Related: Nursing Home Abuse: How to Spot It
What About Wrongful Death Laws?
In 2003, a nursing home challenged Florida law 400.022 by saying that it doesn’t apply in wrongful death cases. In the Florida Convalescent Centers v Somberg case, the court ruled that lawmakers intended for the nursing home bill of rights to overrule Florida’s wrongful death laws. The ruling enforced Florida law 400.022 and protected the rights of nursing home victims to recover fully for their damages.
Civil Negligence Laws
In addition to Florida’s nursing home bill of rights, you can also establish liability in your nursing home abuse case through traditional civil negligence laws. Nursing home operators have a duty of care to their patients.
Because a nursing home exists to provide competent care to patients, the nursing home operators must give reasonable and competent care to their patients. When they fail to do their duty, and someone gets hurt as a result, they’re legally liable to the victim or their representatives for the victim’s losses. Just a few of the ways that a nursing home can breach their duty of care include:
• Isolating patients from friends, family, and other residents
• Not giving them healthy meals
• Neglecting proper medical care
• Failing to address needs for daily living
• Assault and battery
• Emotional abuse
The elements of a nursing home abuse case are the same as they are in all civil negligence cases: duty, breach, causation, and damages. A nursing home always has a responsibility to their patients to act reasonably as they provide care. You must show that the nursing home breached their duty and that the breach resulted in the victim’s damages. A victim may recover for the full range of damages available in civil negligence cases when they suffer from nursing home abuse.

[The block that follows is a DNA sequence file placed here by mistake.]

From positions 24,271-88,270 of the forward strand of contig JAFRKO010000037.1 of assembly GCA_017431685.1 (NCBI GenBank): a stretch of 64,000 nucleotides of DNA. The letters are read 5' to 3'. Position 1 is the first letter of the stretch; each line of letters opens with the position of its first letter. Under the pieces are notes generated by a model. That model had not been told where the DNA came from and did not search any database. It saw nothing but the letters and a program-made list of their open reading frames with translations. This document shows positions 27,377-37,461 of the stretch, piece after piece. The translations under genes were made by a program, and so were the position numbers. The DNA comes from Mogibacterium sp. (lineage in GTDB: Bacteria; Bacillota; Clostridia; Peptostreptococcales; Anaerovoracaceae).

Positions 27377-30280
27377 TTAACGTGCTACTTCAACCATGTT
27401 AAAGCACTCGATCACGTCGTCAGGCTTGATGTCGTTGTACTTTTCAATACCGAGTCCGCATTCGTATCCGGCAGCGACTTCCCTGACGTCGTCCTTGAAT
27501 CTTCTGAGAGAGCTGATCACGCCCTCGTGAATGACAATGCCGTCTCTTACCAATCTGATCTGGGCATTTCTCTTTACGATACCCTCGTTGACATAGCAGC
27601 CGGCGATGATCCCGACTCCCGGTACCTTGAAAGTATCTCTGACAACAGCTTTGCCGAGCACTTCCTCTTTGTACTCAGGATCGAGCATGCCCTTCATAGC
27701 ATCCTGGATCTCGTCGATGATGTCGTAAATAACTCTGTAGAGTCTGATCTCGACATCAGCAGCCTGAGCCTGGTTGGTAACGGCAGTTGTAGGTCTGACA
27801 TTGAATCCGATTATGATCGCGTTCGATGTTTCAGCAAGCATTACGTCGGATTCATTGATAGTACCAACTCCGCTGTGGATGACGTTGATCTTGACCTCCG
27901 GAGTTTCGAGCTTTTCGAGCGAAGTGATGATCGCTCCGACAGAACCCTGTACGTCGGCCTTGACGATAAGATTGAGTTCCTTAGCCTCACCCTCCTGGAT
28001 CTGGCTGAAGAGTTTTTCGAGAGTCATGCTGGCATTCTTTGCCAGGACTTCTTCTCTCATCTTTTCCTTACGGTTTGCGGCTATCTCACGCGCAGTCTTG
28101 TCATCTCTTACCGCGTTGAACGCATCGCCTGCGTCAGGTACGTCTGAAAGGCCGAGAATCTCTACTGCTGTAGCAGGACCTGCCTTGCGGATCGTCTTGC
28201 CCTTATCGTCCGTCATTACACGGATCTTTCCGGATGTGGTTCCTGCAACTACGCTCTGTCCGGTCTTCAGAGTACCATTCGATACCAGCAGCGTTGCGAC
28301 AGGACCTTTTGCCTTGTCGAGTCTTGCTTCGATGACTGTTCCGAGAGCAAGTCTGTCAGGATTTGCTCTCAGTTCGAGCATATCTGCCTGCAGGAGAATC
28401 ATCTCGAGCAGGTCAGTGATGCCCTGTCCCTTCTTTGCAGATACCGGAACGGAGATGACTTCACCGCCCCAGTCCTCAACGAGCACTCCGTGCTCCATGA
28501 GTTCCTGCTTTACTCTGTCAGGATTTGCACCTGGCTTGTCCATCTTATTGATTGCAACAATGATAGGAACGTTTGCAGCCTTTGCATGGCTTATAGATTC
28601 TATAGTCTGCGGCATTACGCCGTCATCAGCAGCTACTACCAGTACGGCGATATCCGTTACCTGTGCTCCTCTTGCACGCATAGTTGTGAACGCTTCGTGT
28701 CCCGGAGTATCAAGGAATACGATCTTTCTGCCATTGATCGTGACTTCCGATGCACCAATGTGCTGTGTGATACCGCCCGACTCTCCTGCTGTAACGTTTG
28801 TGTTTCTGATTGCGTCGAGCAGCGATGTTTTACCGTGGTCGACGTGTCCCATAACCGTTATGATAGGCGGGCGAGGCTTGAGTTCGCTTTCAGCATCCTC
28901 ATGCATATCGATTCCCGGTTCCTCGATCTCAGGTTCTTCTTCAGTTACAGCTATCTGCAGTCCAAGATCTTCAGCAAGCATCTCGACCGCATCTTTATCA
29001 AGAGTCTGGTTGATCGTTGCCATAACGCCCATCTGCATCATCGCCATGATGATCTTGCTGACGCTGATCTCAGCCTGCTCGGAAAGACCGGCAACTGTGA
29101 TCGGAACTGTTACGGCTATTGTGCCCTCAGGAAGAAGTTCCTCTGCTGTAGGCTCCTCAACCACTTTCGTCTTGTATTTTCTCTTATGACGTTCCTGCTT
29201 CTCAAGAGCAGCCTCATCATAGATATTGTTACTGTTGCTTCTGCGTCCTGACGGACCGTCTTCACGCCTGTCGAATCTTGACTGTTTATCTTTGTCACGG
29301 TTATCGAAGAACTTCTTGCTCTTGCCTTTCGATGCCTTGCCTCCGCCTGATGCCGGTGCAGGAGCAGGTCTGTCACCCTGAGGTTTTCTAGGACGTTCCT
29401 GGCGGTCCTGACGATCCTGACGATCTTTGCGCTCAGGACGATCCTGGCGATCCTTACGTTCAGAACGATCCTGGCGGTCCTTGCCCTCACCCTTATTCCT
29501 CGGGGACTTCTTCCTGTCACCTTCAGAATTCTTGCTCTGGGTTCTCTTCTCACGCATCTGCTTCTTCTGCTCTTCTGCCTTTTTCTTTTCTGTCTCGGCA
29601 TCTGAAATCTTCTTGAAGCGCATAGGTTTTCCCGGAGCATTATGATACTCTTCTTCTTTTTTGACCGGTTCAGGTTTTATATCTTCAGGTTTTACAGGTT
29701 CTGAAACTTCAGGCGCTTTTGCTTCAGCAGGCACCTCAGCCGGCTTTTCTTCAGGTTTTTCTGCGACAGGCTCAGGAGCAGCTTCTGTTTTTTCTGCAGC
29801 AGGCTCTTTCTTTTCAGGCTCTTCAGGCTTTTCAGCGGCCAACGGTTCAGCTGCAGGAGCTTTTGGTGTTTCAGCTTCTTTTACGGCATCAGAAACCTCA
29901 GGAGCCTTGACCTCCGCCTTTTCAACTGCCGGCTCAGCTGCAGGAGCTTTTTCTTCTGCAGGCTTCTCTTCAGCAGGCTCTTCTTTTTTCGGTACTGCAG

Who Do I Bring My Claim Against?
When you suffer from nursing home abuse, you bring your claim against the nursing home owner, the operators or their employees. You don’t bring your claim against individual, hands-off investors that aren’t involved in care or managing care. Your attorney can help you determine who to name in your case.
Statute of Limitations
There are time limits to bring a case for nursing home abuse in Florida. The general limit is two years, but in some cases, you can extend it for up to six years from the time of the abuse.
If you think that you or a loved one may be the victim of abuse, don’t wait to discuss your claim with an experienced attorney for nursing home abuse cases.
Working With Jack Bernstein, Injury Attorneys
If you’re concerned about the care you or your loved one is getting in a nursing home, the skilled legal team at Jack Bernstein, Injury Attorneys is here to help. We have helped countless clients successfully pursue nursing home abuse cases, and we are dedicated to protecting the rights of the elderly.